Diagnosis: Volume 10, Issue 1, Pages 54-60
This op-ed discusses the advantages of leveraging natural language processing (NLP) in the assessment of clinical reasoning. It also provides an overview of INCITE, the Intelligent Clinical Text Evaluator, a scalable NLP-based computer-assisted scoring system that was developed to measure clinical reasoning ability as assessed in the written documentation portion of the now-discontinued USMLE Step 2 Clinical Skills examination.
Academic Medicine: Volume 97 - Issue 11S - Page S176
As Step 1 begins to transition to pass/fail, it is interesting to consider the impact of score goal on wellness. This study examines the relationship between goal score, gender, and students’ self-reported anxiety, stress, and overall distress immediately following their completion of Step 1.
Journal of Graduate Medical Education: Volume 14, Issue 3, Pages 353-354
Letter to the editor.
Medical Science Educator: Volume 31, p 607–613 (2021)
This study extended previous research on the NBME Clinical Science Mastery Series self-assessments to investigate the utility of recently released self-assessments for students completing Family Medicine clerkships and Emergency Medicine sub-internships and preparing for summative assessments.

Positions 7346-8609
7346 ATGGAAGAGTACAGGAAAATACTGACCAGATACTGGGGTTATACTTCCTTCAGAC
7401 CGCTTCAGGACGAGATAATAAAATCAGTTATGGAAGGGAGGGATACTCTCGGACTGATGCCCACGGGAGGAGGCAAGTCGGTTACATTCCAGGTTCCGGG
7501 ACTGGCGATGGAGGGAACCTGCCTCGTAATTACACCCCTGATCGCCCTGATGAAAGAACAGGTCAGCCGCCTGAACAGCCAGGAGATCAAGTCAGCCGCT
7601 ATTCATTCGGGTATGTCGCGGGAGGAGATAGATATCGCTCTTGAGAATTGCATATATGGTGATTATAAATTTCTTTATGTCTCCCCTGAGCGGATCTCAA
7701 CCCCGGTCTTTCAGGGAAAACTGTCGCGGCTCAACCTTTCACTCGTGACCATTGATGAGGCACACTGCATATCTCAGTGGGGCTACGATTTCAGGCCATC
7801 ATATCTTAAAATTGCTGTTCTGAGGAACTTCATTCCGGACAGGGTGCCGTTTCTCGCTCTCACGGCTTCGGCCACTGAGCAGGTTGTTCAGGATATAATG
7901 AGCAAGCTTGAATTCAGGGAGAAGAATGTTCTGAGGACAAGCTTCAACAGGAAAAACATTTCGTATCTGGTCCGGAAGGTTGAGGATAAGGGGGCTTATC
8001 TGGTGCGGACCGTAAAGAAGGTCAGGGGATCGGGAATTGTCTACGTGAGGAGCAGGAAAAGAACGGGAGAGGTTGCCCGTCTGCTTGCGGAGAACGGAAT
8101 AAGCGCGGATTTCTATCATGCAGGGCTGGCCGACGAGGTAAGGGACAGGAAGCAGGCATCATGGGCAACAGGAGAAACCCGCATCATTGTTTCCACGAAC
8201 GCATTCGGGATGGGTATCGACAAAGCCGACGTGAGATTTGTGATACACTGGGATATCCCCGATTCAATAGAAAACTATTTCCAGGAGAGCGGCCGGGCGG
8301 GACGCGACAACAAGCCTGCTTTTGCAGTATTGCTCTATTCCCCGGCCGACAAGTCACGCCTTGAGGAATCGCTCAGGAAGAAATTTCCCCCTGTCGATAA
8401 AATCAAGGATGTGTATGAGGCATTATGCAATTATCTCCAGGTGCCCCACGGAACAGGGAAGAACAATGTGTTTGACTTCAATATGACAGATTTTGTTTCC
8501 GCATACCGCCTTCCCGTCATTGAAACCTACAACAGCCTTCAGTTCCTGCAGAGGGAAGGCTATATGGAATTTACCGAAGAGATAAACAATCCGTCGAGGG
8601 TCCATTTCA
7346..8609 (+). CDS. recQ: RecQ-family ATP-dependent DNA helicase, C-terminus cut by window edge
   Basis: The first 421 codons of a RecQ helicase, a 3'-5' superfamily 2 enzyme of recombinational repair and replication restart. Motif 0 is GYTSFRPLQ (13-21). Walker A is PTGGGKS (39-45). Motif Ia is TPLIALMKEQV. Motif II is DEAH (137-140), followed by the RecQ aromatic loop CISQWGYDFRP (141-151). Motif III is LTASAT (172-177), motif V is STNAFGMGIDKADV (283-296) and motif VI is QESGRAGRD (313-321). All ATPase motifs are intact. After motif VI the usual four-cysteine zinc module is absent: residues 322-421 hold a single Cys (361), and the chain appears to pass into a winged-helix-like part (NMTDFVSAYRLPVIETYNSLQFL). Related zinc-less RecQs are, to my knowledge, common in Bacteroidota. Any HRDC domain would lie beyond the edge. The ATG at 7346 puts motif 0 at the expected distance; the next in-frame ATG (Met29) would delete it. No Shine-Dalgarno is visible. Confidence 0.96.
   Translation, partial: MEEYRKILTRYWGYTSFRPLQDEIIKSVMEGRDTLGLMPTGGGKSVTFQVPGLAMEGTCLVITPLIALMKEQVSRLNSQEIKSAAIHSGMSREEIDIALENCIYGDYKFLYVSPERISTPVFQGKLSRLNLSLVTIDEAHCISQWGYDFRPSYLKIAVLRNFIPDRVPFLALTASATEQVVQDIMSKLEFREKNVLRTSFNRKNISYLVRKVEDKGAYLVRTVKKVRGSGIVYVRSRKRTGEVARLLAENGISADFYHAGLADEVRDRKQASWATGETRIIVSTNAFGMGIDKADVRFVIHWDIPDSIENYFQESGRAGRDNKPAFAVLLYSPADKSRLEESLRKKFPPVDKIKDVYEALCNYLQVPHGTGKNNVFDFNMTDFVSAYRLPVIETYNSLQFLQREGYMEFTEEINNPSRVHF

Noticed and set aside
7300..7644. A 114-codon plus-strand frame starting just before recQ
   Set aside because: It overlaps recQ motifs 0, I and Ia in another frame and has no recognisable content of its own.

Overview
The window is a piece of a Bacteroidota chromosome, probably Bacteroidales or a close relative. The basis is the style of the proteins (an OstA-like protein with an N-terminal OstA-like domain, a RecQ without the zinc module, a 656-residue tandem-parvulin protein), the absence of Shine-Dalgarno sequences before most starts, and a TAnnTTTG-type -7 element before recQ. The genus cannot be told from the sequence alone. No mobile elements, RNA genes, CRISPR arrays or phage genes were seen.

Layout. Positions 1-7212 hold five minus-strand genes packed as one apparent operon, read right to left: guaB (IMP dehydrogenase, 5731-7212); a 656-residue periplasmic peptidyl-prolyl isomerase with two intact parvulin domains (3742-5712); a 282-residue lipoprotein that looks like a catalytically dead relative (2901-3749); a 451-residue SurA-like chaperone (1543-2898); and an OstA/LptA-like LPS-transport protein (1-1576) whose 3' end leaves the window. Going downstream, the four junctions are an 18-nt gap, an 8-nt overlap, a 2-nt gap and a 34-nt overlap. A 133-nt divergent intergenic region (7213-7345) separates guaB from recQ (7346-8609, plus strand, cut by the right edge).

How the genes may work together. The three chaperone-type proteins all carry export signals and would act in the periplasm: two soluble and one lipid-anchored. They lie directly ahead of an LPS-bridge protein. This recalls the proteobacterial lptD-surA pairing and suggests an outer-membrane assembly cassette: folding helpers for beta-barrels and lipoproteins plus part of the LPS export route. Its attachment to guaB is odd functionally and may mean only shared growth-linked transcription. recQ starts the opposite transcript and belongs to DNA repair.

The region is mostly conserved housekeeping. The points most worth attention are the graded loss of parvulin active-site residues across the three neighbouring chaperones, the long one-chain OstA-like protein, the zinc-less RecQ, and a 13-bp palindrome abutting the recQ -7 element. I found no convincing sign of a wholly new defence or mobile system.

Teaching and Learning in Medicine: Volume 33 - Issue 4 - p 366-381
CSE scores for students from eight schools that moved Step 1 after core clerkships between 2012 and 2016 were analyzed in a pre-post format. Hierarchical linear modeling was used to quantify the effect of the curriculum on CSE performance. Additional analysis determined if clerkship order impacted clinical subject exam performance and whether the curriculum change resulted in more students scoring in the lowest percentiles before and after the curricular change.
Journal of Veterinary Medical Education 2018 45:3, 381-387
This study uses item response data from the November–December 2014 and April 2015 NAVLE administrations (n =5,292), to conduct timing analyses comparing performance across several examinee subgroups. The results provide evidence that conditions were sufficient for most examinees, thereby supporting the current time limits. For the relatively few examinees who may have been impacted, results suggest the cause is not a bias with the test but rather the effect of poor pacing behavior combined with knowledge deficits.